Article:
Jilāni wrote Persian and Urdu (rēḵta) poetry under the pen name (taḵalloṣ) Refʿat. Early in life, he also wrote Urdu poetry under the taḵalloṣ Bēdam (Bidam), although he seems to have switched to Refʿat by 1774. His Persian and Urdu divāns were compiled in his lifetime. His Urdu ḡazal and vāsōḵt poetry as well as his Persian maṯnawi and ḡazal poetry are recorded in anthologies of poets (taḏkera). These texts remember him as having an extraordinary memory for poetry. One anecdote records that he used to recall all the ḡazal poems that were recited in the course of a mošāʿara (gathering of poets) in their entirety. According to one of his students, Jilāni memorized all of his own bayāż (a private anthology of verse), which he had compiled from more than twenty thousand diwāns (Mināʾi, p. 152).
As a poet, Jilāni is mostly remembered for his Persian jang-nāma in verse, Dorr-e manẓum (1798-9). Modeled on the Šāh-nāma, the poem details the events following the death of Nawab Fayż-Allāh Khan in 1794 and the ensuing conflict between his sons over the succession at Rampur, during which Ḡolām-Moḥammad Khan deposed his brother Moḥammad-ʿAli and named himself nawab. Āṣaf-al-Dawla (nawab of Avadh) and the British soon thereafter deposed Ḡolām-Moḥammad Khan in what British sources have called the Second Rohilla War. Dorr-e Maṇzum is written with Ḡolām-Moḥammad Khan as its focus. According to Aḥmad-ʿAli Šawq (p. 284), Ḡolām-Moḥammad Khan’s great-grandson, Kalb-ʿAli Khan (nawab of Rampur) purchased a copy of Dorr-e manẓum from a descendent of Ḡolām Jilāni for his private library in 1868, and this copy later came into the possession of the state library. The story of the battle between Ḡolām-Moḥammad and Avadh-British forces has also been told in Urdu verse (Moʿaẓẓam ʿAbbāsi).
Attributed to Jilani is Hašt ḵold (a selection of Persian poetry compiled for a patron of Persian literature at Rampur). However, according to Aḥmad-ʿAli Šawq (pp. 284-87), Hašt ḵold is in fact the work of multiple compilers. In addition to original Persian poetry, a diwān of which was compiled and circulated in his lifetime, Jilāni also wrote a commentary on Ḥāfeẓ, titled Ḡazāl-e raʿnā (Aḥmad-ʿAli Šawq, p. 128). A manuscript of the work copied in 1831-2 survives (Siddiqi, p. 252). Examples of Jilāni’s Persian poetry, including excerpts from Dorr-e manẓum, along with a selection of his Urdu verse, are copied in Mināʾi (pp. 152-57). A large selection of Jilāni’s early Urdu verse is given by Qodrat-Allāh Šawq (pp. 502-23), who knew him personally.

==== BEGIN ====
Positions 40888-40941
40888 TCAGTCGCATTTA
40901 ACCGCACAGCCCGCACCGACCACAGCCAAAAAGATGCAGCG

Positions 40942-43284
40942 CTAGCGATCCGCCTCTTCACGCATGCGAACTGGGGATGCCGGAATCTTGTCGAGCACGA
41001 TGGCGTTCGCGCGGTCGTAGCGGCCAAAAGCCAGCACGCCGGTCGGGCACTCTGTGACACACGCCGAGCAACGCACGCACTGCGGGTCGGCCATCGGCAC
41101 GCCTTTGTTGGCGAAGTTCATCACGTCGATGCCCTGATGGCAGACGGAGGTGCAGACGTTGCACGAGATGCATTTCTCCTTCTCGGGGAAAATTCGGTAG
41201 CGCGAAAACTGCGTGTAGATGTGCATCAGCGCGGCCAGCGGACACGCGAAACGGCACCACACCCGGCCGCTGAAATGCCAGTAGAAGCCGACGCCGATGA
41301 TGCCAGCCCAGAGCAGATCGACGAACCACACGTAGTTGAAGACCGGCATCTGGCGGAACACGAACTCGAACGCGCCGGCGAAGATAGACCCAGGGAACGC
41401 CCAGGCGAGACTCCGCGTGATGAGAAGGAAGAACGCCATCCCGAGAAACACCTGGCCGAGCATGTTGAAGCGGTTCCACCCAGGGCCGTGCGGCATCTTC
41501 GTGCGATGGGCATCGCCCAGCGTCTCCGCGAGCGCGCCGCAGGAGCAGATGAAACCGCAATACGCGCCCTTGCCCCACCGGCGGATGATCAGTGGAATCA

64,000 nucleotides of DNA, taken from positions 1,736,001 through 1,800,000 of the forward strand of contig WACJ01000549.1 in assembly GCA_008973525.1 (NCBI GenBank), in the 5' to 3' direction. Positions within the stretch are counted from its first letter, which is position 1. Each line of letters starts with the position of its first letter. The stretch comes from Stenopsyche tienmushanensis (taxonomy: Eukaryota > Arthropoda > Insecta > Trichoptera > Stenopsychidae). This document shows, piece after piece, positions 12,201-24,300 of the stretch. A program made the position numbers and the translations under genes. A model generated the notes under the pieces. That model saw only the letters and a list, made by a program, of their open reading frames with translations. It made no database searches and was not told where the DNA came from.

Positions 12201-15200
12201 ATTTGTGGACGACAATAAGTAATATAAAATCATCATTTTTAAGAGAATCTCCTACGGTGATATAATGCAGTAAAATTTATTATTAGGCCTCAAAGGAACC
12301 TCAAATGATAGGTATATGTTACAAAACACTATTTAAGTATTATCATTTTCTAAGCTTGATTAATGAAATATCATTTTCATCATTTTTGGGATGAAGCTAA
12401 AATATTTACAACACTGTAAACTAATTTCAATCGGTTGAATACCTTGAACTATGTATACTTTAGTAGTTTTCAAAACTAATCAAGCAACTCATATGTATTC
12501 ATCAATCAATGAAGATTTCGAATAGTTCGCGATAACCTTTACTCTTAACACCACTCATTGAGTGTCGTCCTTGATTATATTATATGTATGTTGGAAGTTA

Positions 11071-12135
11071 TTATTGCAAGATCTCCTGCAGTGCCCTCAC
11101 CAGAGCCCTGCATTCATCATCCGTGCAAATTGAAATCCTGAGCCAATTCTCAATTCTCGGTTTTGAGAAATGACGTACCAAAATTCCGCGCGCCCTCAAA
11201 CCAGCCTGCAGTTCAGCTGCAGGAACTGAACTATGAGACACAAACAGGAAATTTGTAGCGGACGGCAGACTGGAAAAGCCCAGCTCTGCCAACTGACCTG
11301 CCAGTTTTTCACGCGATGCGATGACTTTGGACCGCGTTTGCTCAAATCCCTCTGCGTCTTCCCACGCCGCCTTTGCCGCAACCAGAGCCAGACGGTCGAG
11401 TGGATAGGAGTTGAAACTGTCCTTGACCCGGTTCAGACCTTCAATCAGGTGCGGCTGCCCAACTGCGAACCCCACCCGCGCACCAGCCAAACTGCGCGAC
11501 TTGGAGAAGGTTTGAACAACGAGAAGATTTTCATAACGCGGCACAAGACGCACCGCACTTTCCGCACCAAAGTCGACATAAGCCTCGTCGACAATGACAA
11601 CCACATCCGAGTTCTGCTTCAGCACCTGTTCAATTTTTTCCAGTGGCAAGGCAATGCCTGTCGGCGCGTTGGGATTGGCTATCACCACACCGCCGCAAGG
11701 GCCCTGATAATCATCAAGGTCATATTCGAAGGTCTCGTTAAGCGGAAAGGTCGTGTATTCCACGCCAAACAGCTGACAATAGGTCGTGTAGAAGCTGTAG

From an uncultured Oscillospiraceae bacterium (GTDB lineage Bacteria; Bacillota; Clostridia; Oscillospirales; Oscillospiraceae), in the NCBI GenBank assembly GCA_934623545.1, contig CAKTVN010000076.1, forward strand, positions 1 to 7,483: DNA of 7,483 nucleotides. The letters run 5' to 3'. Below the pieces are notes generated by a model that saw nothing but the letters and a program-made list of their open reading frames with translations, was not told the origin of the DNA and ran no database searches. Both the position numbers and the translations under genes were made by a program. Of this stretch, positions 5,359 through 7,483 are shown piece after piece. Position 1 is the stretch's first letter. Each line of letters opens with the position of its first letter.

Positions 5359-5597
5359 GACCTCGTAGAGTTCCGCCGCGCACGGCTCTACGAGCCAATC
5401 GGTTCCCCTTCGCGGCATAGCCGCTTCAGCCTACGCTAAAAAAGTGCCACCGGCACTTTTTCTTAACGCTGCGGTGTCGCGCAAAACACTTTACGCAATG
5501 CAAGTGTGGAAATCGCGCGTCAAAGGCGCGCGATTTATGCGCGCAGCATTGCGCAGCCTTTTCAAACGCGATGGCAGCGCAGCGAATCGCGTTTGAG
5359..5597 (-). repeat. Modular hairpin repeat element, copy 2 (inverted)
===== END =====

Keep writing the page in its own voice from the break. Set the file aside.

Jilāni died on 17 October 1819. His gravesite eventually became a center of devotion. According to Šekib (p. 152), Jilāni was originally buried near the Kosi River at Rampur. One night, he appeared in a dream to ask that his grave be saved. When he did so again on the following night, people went in search of his burial site and discovered that it was in danger of being eroded by flooding water. When they exhumed and transferred his body to a new grave in a local mosque, they discovered that his coffin and shroud had not decayed, and, considering this a miracle (karāmat), began to leave flowers and make supplications (mennat) there. A similar narrative is recorded by Aḥmad-ʿAli Šawq (p. 286).
Although few details of Jilāni’s life are known, his poetry collections, the biographies of his students, and the few scattered anecdotes that do survive suggest that he played an important role in fostering the energetic literary and intellectual culture at Rampur in the late-18th and early-19th centuries.
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A. S. Bazmee Ansari, “Ḥāfiẓ Raḥmat Khān,” in EI 2 III, pp. 59-62.
C. Collin Davies, “Rāmpūr,” in EI2 VIII, pp. 425-26.
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Qodrat-Allāh Šawq, Ṭabaqāt-e šoʿarā, Lahore, 1968.
Šabbir ʿAli Ḵān Šekib. Rāmpur kā dabestān-e šāʿeri, Rampur, 1999.
Ḥakim Moḥammad-Ḥosayn Khan Šefāʾ, “Madrasa-ye kohna-ye Rāmpur,” Afḡānōn ki ʿelmi o adabi ḵedmāt, Lahore, 2012, p. 179.
W. H. Siddiqi, ed., Catalogue of Persian Manuscripts of Rampur Raza Library/Fehrest-e nosḵahā-ye ḵaṭṭi-e fārsi-e Ketāb-ḵāna-ye Reżā Rāmpur II, Rampur, 1997.